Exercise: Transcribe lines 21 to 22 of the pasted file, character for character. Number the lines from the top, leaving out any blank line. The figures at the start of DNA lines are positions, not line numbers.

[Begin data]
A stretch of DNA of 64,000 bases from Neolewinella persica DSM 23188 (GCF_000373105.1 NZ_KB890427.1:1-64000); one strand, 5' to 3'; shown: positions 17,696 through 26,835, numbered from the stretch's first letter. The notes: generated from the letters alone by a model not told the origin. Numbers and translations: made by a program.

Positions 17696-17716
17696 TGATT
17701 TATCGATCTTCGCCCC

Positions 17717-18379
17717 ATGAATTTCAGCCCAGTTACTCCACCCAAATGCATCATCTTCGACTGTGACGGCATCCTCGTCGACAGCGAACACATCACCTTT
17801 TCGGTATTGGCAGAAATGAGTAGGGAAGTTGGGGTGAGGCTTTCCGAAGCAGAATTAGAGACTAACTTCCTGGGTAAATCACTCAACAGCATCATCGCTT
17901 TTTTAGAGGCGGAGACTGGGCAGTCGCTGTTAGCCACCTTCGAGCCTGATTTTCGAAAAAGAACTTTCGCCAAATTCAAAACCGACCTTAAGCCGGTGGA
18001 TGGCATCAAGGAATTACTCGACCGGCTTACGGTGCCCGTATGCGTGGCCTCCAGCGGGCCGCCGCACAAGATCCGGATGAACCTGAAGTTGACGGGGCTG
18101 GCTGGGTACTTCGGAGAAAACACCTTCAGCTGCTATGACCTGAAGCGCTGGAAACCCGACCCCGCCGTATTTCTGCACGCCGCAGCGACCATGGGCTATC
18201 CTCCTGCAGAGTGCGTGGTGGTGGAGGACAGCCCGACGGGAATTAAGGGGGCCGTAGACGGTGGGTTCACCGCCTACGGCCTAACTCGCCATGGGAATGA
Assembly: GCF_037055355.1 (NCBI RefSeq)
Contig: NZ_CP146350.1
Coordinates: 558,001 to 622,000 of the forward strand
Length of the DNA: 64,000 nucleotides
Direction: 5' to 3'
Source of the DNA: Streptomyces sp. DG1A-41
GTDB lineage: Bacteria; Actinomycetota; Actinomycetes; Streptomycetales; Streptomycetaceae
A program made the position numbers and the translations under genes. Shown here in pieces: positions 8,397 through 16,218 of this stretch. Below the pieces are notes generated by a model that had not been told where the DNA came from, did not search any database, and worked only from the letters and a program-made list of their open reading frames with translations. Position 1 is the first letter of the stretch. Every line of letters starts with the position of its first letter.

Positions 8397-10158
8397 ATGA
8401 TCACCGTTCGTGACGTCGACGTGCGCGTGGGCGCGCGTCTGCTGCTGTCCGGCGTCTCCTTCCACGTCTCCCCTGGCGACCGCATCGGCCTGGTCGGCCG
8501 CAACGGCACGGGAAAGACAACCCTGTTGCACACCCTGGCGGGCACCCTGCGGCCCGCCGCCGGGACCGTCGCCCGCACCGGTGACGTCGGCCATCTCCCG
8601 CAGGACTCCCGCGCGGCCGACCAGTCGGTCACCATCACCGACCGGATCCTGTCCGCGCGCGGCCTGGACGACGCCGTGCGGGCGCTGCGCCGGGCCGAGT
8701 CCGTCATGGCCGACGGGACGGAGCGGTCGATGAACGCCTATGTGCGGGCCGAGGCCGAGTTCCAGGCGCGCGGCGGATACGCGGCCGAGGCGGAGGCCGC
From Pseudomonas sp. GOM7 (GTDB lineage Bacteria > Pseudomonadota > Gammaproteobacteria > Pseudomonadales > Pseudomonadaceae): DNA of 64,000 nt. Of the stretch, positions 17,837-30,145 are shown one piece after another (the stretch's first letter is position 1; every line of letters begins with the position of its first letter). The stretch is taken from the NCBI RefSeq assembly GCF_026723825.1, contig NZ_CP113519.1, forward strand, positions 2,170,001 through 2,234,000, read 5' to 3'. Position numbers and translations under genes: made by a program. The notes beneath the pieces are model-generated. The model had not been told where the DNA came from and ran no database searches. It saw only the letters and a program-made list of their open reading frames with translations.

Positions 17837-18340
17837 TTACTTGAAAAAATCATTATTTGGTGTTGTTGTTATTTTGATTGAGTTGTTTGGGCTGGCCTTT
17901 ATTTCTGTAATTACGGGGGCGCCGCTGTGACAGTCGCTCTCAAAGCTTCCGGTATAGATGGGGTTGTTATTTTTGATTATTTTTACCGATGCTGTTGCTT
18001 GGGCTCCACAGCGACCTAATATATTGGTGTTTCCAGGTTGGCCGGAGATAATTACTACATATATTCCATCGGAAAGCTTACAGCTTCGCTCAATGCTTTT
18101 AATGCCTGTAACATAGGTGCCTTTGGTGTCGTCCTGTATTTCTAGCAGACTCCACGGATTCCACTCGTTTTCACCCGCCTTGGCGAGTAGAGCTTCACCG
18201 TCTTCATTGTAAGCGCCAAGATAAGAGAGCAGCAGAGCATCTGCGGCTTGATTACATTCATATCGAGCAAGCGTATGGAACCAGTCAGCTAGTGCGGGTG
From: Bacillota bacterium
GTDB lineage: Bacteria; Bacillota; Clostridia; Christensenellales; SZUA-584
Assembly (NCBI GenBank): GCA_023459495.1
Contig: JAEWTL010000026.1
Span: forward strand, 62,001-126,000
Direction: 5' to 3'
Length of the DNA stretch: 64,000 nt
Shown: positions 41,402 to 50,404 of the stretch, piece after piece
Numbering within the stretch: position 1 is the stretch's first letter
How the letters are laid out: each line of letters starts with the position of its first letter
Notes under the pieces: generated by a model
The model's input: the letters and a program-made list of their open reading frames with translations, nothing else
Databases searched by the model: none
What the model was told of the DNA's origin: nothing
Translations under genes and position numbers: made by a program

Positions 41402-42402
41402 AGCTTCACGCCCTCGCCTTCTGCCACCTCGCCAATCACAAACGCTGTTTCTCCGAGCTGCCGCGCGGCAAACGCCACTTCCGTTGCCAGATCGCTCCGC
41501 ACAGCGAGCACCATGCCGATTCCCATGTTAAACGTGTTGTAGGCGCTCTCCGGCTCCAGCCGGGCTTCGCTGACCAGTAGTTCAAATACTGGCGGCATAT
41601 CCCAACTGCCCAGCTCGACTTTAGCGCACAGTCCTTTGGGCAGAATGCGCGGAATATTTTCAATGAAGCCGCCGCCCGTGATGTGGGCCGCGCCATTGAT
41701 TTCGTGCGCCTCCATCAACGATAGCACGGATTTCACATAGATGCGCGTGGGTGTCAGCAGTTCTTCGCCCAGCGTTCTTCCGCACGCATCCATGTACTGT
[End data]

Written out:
8397 ATGA
8401 TCACCGTTCGTGACGTCGACGTGCGCGTGGGCGCGCGTCTGCTGCTGTCCGGCGTCTCCTTCCACGTCTCCCCTGGCGACCGCATCGGCCTGGTCGGCCG